The documentation assumes C++ programming, but I found one person who has produced what he claims is an open source C# wrapper library: https://bytes.com/topic/c-sharp/answers/823547-desktop-window-manager-wrapper. The post is old, and the source is not on a big repository like GitHub, bitbucket, or sourceforge, so I don't know how current it is.


I know this is possible if the other application can attach itself to a win32 window handle. For example, we have a separate C# application that hosts a DirectX application inside one of its windows. I'm not familiar with the exact details of how this is implemented, but I think just passing the win32 Handle of your panel to the other application is enough for that application to attach its DirectX surface.


If you want to run notepad inside your app you would probably be better of with a text editor component. There's obviously a basic text box that comes with WinForms, but I suspect more advanced components that offer Notepad functionality (or better) can be found on the interweb.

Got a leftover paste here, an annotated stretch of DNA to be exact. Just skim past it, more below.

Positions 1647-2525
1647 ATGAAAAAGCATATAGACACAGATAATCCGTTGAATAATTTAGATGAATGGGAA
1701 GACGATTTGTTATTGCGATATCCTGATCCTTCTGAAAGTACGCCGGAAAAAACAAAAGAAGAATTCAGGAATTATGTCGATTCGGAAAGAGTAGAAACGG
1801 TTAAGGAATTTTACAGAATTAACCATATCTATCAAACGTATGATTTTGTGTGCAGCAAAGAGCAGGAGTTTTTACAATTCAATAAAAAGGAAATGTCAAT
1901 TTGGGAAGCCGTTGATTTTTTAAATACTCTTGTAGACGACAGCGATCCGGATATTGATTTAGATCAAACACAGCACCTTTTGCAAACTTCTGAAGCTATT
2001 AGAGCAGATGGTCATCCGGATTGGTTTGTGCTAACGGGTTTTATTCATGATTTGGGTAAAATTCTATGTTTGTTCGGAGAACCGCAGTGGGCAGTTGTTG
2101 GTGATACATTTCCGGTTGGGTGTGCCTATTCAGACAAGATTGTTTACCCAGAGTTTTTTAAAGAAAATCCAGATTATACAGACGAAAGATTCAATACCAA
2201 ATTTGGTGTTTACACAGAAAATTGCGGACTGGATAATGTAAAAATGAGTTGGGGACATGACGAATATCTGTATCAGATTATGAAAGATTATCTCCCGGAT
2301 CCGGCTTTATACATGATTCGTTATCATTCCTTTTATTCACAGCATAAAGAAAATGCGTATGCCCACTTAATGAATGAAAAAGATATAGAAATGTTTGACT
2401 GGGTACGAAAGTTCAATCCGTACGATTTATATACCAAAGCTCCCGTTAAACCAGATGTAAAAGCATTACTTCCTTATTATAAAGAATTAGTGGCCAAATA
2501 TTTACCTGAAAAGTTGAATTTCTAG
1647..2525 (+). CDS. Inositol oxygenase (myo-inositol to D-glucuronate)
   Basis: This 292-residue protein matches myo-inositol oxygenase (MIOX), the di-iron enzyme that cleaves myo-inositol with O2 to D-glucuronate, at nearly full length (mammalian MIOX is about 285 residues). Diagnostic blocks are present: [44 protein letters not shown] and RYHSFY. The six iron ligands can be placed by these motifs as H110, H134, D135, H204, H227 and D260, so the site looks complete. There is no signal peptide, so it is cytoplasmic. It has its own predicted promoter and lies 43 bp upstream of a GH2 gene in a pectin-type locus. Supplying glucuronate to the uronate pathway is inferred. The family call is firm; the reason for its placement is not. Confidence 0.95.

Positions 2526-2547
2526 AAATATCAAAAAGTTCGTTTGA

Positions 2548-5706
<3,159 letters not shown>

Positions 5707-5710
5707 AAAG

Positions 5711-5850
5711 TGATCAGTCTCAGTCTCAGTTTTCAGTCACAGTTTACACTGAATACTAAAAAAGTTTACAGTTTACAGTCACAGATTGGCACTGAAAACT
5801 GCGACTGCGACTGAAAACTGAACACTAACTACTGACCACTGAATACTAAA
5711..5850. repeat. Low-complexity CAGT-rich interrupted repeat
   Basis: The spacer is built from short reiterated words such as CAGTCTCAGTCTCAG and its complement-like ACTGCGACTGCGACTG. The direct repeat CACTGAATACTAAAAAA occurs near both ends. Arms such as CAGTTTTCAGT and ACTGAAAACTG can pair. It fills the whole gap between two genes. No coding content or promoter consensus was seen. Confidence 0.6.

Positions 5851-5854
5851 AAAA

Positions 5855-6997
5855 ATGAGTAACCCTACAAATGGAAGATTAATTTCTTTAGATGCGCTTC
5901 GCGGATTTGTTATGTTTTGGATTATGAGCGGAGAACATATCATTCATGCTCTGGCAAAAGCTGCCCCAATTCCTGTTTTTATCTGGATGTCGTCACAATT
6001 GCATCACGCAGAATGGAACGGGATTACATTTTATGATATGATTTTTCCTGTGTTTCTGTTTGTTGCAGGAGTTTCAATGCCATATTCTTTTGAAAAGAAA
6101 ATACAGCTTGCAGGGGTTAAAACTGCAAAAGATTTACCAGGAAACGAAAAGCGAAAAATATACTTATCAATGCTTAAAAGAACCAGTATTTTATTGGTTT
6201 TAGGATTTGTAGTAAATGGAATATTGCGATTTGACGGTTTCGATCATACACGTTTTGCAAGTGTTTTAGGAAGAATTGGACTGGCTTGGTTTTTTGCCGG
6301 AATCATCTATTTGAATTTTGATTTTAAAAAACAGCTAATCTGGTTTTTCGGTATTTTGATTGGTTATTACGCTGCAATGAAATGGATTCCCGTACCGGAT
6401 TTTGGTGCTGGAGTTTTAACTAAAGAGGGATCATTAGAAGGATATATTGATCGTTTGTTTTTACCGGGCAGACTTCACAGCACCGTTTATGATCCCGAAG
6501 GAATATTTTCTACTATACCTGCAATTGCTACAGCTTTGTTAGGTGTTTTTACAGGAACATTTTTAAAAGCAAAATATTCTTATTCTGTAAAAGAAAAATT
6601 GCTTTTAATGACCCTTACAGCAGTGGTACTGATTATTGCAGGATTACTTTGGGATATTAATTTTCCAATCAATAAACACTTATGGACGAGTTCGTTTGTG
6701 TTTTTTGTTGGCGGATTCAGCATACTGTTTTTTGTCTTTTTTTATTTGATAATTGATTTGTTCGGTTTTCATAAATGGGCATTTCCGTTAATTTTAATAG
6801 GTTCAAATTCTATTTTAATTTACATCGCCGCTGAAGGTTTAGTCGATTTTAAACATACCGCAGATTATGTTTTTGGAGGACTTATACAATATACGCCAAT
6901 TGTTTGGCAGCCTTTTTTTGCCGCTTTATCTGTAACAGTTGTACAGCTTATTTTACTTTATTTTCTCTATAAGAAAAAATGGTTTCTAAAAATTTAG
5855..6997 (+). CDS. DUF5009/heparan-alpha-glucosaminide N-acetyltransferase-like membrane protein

• 1
    Notepad was just an example for testing purposes! Commented Apr 25, 2016 at 22:39
Short Answer:


Shortish Answer:

Only if the other application is designed to allow it, by providing components for you to add into your own application.

  • 5
    @PaulSonier - even when the short answer is completely wrong? ;-) The short answer is Yes Commented Aug 26, 2016 at 5:39
  • In the real world we often have to adapt something that was not made for that. Commented Apr 23, 2018 at 20:14